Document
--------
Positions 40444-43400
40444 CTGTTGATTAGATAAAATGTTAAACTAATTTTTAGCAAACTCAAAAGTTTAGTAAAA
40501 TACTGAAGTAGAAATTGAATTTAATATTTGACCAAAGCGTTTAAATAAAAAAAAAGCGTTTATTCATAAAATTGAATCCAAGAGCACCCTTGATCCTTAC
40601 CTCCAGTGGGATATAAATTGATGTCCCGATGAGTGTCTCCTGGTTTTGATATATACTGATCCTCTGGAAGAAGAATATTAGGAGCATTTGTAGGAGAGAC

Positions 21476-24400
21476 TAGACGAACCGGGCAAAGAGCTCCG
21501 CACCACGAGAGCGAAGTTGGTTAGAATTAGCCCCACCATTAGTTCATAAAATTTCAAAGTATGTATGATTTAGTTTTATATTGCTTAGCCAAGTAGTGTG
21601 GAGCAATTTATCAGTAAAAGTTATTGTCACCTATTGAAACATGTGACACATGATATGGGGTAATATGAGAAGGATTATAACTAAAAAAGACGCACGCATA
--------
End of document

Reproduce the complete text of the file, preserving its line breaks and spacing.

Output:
Positions 40444-43400
40444 CTGTTGATTAGATAAAATGTTAAACTAATTTTTAGCAAACTCAAAAGTTTAGTAAAA
40501 TACTGAAGTAGAAATTGAATTTAATATTTGACCAAAGCGTTTAAATAAAAAAAAAGCGTTTATTCATAAAATTGAATCCAAGAGCACCCTTGATCCTTAC
40601 CTCCAGTGGGATATAAATTGATGTCCCGATGAGTGTCTCCTGGTTTTGATATATACTGATCCTCTGGAAGAAGAATATTAGGAGCATTTGTAGGAGAGAC

Positions 21476-24400
21476 TAGACGAACCGGGCAAAGAGCTCCG
21501 CACCACGAGAGCGAAGTTGGTTAGAATTAGCCCCACCATTAGTTCATAAAATTTCAAAGTATGTATGATTTAGTTTTATATTGCTTAGCCAAGTAGTGTG
21601 GAGCAATTTATCAGTAAAAGTTATTGTCACCTATTGAAACATGTGACACATGATATGGGGTAATATGAGAAGGATTATAACTAAAAAAGACGCACGCATA